You never know who you’ll see in the Music City.
On the way to Bridgestone Arena for the Minnesota Wild’s morning skate, the Lighthouse rode in an elevator car with the one and only, Little Richard. To put it into context, for a giant music lover, it’s like a Wild fanatic meeting Devan Dubnyk.
The Minnesota Wild’s final road trip of the season is filled with more villainy than a James Bond film. The club will face three of its Central Division rivals, starting tonight against the Chicago Blackhawks, following it up against the Nashville Predators on Thursday, before closing against the St. Louis Blues on Saturday.
Though the road to the Stanley Cup Playoffs is difficult, the Wild is ready for the task, especially after sustaining a 2-0 loss at Xcel Energy Center against the Winnipeg Jets last night. The club had a chance to clinch a berth in the postseason yesterday, but will continue to push forward with only a trio of games left on the docket.
With end of the regular season looming like a final exam, the games have gotten harder, while the math to determine Stanley Cup Playoff combatants has gotten easier. Tonight, the equation is simple for the Minnesota Wild: win and you’re in.
The Wild skates in its final home game of the season hosting Central Division rival, the Winnipeg Jets. With a regulation or overtime win, Minnesota clinches a berth in the postseason, while knocking Winnipeg down a peg in the Western Conference standings ladder.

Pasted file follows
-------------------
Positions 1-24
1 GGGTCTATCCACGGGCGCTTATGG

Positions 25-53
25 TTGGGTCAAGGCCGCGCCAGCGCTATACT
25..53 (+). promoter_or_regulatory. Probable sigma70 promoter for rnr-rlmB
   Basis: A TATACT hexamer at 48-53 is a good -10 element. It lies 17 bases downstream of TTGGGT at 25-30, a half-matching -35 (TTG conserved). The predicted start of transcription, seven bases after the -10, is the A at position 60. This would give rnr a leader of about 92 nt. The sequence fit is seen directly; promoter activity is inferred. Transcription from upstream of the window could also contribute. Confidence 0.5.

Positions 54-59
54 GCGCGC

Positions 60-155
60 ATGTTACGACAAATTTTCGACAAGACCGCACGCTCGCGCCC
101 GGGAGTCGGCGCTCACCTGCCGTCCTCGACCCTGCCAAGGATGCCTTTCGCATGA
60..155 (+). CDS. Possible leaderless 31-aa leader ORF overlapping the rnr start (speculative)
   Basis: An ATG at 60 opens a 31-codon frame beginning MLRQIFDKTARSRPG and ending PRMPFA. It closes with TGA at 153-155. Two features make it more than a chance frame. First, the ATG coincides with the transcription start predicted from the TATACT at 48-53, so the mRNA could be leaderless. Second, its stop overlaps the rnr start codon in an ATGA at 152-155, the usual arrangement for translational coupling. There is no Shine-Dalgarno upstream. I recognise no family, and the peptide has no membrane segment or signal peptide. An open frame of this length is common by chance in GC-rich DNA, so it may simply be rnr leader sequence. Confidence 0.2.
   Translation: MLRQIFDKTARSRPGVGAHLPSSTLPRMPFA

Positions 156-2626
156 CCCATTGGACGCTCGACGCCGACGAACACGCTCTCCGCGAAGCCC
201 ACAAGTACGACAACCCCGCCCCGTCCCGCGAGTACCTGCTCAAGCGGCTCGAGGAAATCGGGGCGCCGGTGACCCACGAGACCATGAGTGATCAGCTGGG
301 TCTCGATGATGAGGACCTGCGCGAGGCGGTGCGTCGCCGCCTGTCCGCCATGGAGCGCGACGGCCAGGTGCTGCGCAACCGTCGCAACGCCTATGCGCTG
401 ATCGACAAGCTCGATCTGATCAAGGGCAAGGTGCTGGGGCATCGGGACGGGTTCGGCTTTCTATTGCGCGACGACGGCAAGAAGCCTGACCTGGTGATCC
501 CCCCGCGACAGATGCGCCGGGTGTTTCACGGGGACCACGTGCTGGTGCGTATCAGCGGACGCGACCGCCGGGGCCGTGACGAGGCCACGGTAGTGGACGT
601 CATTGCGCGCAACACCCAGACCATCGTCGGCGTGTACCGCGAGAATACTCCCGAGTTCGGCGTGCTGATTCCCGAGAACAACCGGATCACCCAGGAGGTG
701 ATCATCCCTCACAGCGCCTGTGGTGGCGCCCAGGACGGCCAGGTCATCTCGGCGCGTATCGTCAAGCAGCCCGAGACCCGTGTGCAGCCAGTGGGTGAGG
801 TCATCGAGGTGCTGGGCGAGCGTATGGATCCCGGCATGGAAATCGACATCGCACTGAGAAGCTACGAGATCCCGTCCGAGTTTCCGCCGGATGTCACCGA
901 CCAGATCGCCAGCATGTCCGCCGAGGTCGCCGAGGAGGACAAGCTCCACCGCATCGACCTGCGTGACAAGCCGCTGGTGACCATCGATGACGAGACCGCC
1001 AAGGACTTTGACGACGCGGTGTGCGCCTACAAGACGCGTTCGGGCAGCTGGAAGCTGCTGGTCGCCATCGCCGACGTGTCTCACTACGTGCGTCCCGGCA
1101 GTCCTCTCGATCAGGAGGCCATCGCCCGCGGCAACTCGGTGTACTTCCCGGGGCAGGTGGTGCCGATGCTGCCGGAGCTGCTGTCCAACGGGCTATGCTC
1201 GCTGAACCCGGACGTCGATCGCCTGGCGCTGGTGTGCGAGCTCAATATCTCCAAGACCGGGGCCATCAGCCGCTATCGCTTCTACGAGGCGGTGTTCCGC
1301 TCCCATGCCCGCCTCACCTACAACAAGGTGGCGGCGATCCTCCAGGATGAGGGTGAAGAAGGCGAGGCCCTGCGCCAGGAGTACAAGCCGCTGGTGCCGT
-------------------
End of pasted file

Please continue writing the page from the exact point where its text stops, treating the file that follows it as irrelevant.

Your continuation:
At this point of the season, four days between games seems like an extended vacation. Tonight, the Minnesota Wild returns from its spring break to host the team atop the Eastern Conference standings, the New York Rangers.
Minnesota wants to jump right back into the swing of things against the potent Rangers. They’ll have rested legs coming out of the gate.
During a long hockey season, living in hotel rooms on the road can become monotonous. Occasionally to spice things up, players pull pranks on unsuspecting teammates.
The leaner is one of the most infamous hockey pranks on the road. The gag is to fill an ice bucket up with water, lean it up against an unsuspicious teammate’s hotel room door at an angle, knock and run down the hallway. When the player opens the door, a small amount of water dumps from the bucket into his entryway and the pranksters laugh at the inevitable swear words that follow.
The following story is of a few bored junior players and one overanxious leaner. Don’t try this at home, kids.
After an optional day for the Minnesota Wild didn’t see too much action at Xcel Energy Center, the ice was packed with players as the club reconvened for a full practice today.
Forwards Matt Cooke and Kyle Brodziak rejoined the squad for an intense practice that put the team through the paces, working on its systems, offensive and defensive transition, special teams and a short skate to wrap things up.